Indian music, especially Indian classical music has its
roots in the state of Uttar pradesh. The history of music in Uttar Pradesh
is more or less equivalent to the entire history of Indian Music, as Uttar
Pradesh has been the centre of cultural, religious and political
activities for nearly 2000 years. The culture of the State reflects the
multi-faceted and multi-dimensional richness of Indian culture.
Situated between the two mighty rivers Ganga & Yamuna, this State was the land of the great sages and hermits. The singing of ancient hymns and mantras laid the basic tradition of unique and great music, which has blossomed into a musical tradition. Renowned as a centre of Indian classical music, Varanasi in Uttar Pradesh attracts students from all over the world and is one of the six great gharanas of tabla playing, with its own uniquely exuberant and powerful style.
THE MUSICAL JOURNEY
The age of the Great Guptas and Emperor Harsh Vardhan saw the pinnacle of music. It was during this period of time that the practice and theory of music evolved into an art and the famous 'Bharat Natya Shastra' was penned in Uttar Pradesh. This book continues to be the Bible of North Indian musicians.
The medieval age saw the emergence of two distinct strands of music. One was the court music, which found patronage in the Courts of Kings and Emperors and by other culturally inclined rich people. The second was the religious tradition emerging from the Bhakti Cult. The Court music throve in centres like Agra, Fatehpur-Sikri, Lucknow , Jaunpur, Varanasi, Ayodhya, Banda, Datiya and the Courts of the other local chieftains. The devotional music found roots and flowered in centres like Mathura, Vrindavan and Ayodhya.
Contribution of Amir Khusro
The early medieval history also saw the birth of famous writer and musician, Amir Khusro. He served in the courts of Slave Kings and Khaljis. He wrote innumerable books on music, which are now lost. He created a number of new raagas and started the tradition of 'Duhwali' in India. He has also been credited with the discovery of musical instruments like Tabla and Sitar. One of the most important features of the Indian music, 'Khayal' is also said to be the contribution of Amir Khusro.
Varanasi: The Ancient School Of Indian Classical Music
Musical tradition of Varanasi remains incomparable. Some of the greatest musicians of contemporary India were either born or were trained in this oldest living city of the world, which is associated with Lord Shiva. He is treated in Indian tradition as the king of all dances (Nataraj).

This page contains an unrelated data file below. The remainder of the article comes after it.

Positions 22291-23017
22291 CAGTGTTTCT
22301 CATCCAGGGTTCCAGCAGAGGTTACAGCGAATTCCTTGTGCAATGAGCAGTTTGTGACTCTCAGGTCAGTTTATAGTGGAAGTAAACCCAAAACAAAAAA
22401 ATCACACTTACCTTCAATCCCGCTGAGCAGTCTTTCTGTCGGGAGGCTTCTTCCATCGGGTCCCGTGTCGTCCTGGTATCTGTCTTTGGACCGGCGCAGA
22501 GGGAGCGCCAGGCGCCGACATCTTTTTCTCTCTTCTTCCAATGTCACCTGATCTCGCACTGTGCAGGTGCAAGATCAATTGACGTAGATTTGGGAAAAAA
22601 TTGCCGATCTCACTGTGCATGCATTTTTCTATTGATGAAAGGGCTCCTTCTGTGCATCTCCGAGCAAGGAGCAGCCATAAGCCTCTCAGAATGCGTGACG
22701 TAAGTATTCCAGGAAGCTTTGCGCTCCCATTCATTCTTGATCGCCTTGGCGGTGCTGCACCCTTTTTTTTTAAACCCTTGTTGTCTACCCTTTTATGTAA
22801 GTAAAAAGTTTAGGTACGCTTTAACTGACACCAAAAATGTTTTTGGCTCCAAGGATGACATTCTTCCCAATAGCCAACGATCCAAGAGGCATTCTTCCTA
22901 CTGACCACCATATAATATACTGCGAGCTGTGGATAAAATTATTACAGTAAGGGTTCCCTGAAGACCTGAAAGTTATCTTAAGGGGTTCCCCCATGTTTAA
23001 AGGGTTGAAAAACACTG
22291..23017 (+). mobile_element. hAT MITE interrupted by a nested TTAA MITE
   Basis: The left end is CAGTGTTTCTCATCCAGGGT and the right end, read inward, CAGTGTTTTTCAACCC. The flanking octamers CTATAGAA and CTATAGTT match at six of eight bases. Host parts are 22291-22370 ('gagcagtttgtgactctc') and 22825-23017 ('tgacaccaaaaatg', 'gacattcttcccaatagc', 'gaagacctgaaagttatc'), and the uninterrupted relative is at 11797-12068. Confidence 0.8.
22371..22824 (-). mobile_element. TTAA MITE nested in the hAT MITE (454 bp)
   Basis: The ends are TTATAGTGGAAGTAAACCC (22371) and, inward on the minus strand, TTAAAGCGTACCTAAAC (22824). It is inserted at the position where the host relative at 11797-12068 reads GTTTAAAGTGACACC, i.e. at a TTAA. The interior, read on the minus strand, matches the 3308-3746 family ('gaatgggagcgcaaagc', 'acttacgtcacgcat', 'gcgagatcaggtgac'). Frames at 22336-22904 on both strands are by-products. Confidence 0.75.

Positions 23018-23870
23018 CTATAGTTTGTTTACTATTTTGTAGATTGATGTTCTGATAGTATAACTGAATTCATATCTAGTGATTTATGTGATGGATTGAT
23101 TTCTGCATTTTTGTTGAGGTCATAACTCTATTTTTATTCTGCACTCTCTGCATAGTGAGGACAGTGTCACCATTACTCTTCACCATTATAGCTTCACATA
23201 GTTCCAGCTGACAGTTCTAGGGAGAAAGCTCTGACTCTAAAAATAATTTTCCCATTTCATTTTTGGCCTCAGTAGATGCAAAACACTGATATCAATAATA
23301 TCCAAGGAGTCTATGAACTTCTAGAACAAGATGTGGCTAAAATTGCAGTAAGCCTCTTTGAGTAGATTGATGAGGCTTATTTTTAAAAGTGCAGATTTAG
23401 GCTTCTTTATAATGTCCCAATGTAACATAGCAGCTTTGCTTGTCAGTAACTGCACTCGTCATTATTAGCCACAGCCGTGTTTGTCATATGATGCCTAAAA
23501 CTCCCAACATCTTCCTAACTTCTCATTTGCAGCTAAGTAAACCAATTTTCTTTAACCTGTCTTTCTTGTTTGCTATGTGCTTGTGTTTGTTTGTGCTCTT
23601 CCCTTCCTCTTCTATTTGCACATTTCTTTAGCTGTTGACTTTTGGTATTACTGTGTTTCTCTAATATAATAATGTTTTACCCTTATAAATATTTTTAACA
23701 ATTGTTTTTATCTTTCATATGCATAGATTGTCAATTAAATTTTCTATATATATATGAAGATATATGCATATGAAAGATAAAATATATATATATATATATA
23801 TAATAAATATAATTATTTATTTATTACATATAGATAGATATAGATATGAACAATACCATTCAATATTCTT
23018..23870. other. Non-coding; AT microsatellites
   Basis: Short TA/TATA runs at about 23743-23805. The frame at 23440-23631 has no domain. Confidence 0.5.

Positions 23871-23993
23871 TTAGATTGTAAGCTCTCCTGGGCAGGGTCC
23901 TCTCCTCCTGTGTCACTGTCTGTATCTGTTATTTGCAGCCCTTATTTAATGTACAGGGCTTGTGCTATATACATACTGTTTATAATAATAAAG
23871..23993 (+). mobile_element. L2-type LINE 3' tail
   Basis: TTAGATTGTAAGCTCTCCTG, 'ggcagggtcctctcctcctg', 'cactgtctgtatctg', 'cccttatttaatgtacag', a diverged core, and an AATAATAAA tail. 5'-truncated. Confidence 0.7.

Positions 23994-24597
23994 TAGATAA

Allahabad: The Seat Of Music
Allahabad also became a famous institute of music in the 20th Century, with the setting up of 'Prayag Sangeet Samiti'. The Annual Music Conference of Allahabad, for very long time remained the flash point of the cultural activities in Uttar Pradesh. Among the artists of Allahabad, one of the most famous was Janaki Bai who is known in traditions as 'Chhappan Chhuri' based on legend that she was killed by an admirer who stabbed her 56 times, with a dagger.
The other prominent musicians of Allahabad have been internationally renowned. Hari Prasad Chaurasia, Raghu Nath Seth, Pandit Bhola Nath Bhat, Vishnu Khasalkar and B.N. Thakar, to name a few. The last two were disciples of the great musician, Pandit Vishnu Digambar.
Not only in classical but in light and folk music also, Uttar Pradesh is literally, a treasure house, with each and every district having unique music traditions. Rasia of Braj Region, Alha of Bundelkhand, Kajri of Allahabad and Mirzapur, Chaiti of Awadh Region, Hori of Mathura and Phag of eastern U.P. make Uttar Pradesh one of the richest State of India in terms of music. It will not be an exaggeration to say that the Hindustani Music of today is largely a contribution of Uttar Pradesh.
Rasiya exhibits the rich tradition of folk songs that is found in the Braj area. Rasiya songs describe the love of the divine couple, Radha and Lord Krishna. It is an inseparable part of the holi celebrations and all other festive occasions at Braj. The 'rasiya' is sung to the rhythm of huge drums, locally known as bump.
The Musical Accompaniments
The performances are marked by the strong singing and the beating of the nakkara drums (kettle drums). These drums are of two sizes and the musicians have their own method of controlling pitch. The larger drum is controlled by the application of a damp cloth to its head while the head of the smaller drum is heated over hot coals. Other instruments are the dholak drums, the harmonium, and cymbals while the sarangi (a string instrument) has been discontinued.